struct ILightManager {
			// Factory methods
			virtual IDirectionalLight & Create(const DirectionalLightDesc & desc) = 0;
			virtual ITargetLight & Create(const TargetLightDesc & desc) = 0;
			virtual IPointLight & Create(const PointLightDesc & desc) = 0;
			// ...
		};

	}
}
Now, if a game client wants to create a directional light source, it will do the following:
IDirectionalLight & sun = engine.LightManager().Create(DirectionalLightDesc(glm::vec3(0.0f, -2.0f, -1.0f), Color(1.0f, 1.0f, 0.8f), 1.0f, 100.0f));
The definition of the internal DirectionalLight object looks like this:
namespace Mintaka {
	namespace Internal {
		namespace Core {
			struct DirectionalLight : public Mintaka::Core::IDirectionalLight {
				Camera lightCam;
				const glm::vec3 lightVector;
				glm::mat4 lightVP;
				Color color;
				inline DirectionalLight(const Mintaka::Core::DirectionalLightDesc & desc) :
					lightVector(desc.lightVector),
					lightCam(0, Mintaka::Core::CameraDesc(glm::vec3(0, 0, 0), glm::vec3(0, 0, 0), glm::vec3(0, 0, 1), 45, desc.zNear, desc.zFar)),
					color(desc.color) {}
				void UpdateShadowContext(const Mintaka::Core::ICamera & cam);
				inline const Camera & GetShadowmapCam() const { return lightCam; }
				
				inline const Color GetColor() const { return color; }
				inline void SetColor(const Color color) { color = color; }
				
				inline const glm::vec3 GetDir() const { return lightVector; }
				inline void SetDir(const glm::vec3 & dir) { lightVector = dir; }
			};
			
			struct LightManager : public Mintaka::Core::ILightManager {
				LightManager(const EngineParameters & params);
				~LightManager();
				DirectionalLight & Create(const Mintaka::Core::DirectionalLightDesc & desc);
				TargetLight & Create(const Mintaka::Core::TargetLightDesc & desc);
				PointLight & Create(const Mintaka::Core::PointLightDesc & desc);
			};
		}
	}
}

Note how the private DirectionalLight::GetShadowmapCam() function returns a private Camera object that will be automatically expressed as an ICamera interface if the call comes from the public IDirectionalLight interface. This design emphasize the use of Covariant Return Type to simplify internal implementations of the public and private interfaces: depending on the calling site, the same implementation will either return an object with public or private access.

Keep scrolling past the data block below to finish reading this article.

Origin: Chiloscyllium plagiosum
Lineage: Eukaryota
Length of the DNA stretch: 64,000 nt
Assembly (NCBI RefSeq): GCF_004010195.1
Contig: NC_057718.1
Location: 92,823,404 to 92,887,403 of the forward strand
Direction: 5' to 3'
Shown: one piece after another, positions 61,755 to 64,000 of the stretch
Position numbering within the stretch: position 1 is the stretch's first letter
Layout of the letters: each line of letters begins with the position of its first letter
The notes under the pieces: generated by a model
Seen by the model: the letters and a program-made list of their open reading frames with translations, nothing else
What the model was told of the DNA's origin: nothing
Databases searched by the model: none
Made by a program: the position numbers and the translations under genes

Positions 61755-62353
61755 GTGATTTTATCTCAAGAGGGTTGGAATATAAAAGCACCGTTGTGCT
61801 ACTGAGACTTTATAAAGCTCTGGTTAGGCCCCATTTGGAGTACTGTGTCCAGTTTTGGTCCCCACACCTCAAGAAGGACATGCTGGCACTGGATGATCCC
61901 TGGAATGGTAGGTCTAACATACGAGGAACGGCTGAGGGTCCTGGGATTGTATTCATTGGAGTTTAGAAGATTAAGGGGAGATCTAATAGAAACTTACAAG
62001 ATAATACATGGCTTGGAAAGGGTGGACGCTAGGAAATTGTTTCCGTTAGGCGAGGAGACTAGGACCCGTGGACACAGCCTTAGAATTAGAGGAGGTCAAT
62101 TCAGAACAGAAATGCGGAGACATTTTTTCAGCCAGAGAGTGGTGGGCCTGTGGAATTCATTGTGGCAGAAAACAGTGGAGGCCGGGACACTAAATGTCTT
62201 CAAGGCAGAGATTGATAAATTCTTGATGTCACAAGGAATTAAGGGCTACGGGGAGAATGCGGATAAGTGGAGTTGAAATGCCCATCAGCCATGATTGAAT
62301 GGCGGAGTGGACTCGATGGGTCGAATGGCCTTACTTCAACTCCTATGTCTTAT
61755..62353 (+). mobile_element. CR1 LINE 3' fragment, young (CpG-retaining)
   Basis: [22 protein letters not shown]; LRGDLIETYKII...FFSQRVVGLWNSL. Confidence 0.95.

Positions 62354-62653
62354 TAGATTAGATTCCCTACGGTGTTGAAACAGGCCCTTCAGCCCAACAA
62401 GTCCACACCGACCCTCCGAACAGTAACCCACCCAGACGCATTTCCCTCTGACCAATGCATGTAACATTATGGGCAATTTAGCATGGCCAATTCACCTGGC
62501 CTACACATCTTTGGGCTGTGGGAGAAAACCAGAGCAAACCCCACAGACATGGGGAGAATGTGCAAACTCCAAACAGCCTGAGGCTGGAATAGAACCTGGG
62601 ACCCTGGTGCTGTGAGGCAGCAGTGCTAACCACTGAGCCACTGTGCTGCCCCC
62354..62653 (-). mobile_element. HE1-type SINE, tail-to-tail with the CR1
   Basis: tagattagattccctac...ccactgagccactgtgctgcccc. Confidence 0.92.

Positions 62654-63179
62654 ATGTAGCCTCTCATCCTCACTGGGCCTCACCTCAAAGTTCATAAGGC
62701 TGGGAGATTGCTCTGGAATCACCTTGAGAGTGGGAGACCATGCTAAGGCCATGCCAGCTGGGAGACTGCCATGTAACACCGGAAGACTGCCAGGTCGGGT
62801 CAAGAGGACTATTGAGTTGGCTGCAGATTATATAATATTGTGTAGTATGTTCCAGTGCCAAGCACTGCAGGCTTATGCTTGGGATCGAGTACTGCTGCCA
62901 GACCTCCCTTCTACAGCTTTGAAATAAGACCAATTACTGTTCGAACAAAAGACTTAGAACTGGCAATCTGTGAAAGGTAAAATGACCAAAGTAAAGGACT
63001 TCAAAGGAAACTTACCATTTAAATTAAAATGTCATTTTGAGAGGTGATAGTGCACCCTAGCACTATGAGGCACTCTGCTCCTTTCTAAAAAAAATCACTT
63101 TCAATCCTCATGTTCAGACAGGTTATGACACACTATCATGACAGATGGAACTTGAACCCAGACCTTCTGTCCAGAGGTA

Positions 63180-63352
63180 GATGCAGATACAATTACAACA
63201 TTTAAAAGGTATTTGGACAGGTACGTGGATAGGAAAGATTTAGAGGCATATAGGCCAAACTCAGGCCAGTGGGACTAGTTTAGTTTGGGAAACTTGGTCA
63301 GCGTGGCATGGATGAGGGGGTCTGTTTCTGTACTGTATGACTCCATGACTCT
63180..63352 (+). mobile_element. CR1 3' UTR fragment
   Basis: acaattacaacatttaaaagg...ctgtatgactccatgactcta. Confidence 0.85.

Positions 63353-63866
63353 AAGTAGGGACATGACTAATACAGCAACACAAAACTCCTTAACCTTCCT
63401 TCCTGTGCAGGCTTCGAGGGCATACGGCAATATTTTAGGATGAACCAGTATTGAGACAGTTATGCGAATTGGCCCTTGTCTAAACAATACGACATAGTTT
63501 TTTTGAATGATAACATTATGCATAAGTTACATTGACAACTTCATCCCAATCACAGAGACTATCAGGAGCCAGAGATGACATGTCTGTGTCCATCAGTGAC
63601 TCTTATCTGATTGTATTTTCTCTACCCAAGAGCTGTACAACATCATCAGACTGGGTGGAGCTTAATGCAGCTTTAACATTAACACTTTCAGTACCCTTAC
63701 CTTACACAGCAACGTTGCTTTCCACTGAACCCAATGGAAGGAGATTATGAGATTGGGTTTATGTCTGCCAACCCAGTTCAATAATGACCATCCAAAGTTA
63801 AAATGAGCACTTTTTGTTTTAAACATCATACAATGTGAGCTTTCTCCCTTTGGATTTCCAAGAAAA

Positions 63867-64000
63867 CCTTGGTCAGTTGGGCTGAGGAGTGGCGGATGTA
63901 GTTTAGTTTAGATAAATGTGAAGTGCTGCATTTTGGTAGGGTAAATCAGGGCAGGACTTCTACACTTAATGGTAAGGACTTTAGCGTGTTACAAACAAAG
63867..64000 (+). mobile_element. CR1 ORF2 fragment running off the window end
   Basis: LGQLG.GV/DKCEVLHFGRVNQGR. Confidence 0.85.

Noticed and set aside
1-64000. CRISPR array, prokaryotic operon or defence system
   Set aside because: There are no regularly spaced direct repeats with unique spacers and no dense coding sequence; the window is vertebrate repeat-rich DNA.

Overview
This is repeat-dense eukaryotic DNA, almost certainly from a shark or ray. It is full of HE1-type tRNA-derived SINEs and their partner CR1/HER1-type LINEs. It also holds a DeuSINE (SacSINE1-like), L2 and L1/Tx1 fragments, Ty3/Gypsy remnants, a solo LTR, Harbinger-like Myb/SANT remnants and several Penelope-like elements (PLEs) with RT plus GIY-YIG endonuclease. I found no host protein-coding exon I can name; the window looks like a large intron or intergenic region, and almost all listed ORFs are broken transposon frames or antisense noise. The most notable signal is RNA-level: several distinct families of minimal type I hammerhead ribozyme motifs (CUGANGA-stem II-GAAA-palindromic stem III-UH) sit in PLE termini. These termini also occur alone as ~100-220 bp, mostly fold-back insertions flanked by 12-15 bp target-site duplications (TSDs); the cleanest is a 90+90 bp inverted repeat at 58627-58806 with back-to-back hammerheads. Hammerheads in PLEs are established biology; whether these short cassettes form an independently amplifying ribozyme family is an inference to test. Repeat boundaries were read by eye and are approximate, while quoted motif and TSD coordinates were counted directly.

The cost of calling thru these inheritance chains are mitigated by the fact that the engine maintains a 1-1 relationship between interfaces and their concrete implementations, enabling the compiler to effectively bypass the call chain using Link Time Optimisation.

One other strength of this approach is that, without any game client modification, the engine can plug a thin abstraction layer behind these proxy objects to forward the method calls to another engine instance, possibly on another network endpoint, for debugging purposes.

Internal Allocation Policies

To keep general heap allocation at a minimum, the engine relies internally on static memory pools. These pools can then be used as single purpose heaps or as dedicated containers for the internal engine objects.

The benefits are multiple:

  • Strong memory locality for objects of the same type
  • Strict separation of memory regions, greatly improving debugging experience
  • Retain the flexibility of allocation/deallocation pattern without the latency cost on most mobile devices
  • Developers get a clear picture of the amount of data allocated and can revise their allocation budget accordingly

The static size of each pool can be controlled from a configuration file. This, coupled with the fact that certain modules have fallback mechanisms if they are nearing their allocated limit, can lead to interesting behaviour control, such as limiting the number of particle effects by forcing the particle backing buffer size to a low value on startup based on the capabilities of the device, at runtime.

These memory pools are exposed using different containers:

  • MemoryPool : bounded, untyped memory pool, can act as a ring buffer.
  • MemoryPool<> : bounded, typed memory pool, can act as a ring buffer.
  • BucketList<> : unbounded, typed memory pool.
  • HandleContainer<> : bounded, typed memory pool with indirect data access using handles, supports vectorized updates.
  • DynamicPackedhandleContainer : bounded, untyped memory pool of variable size objects with underlying packing, metadata tagging and vectorized updates.

Some of these general purpose containers are exposed to the game clients from the Utils namespace. One of the advantages of not leaking any internal data to the game clients is that clients are free to use whatever memory allocation policy they dim best suited to their needs.

Threading support

MEngine threading environment can be described as :

  • 1 Input thread
  • 1 Main/Render thread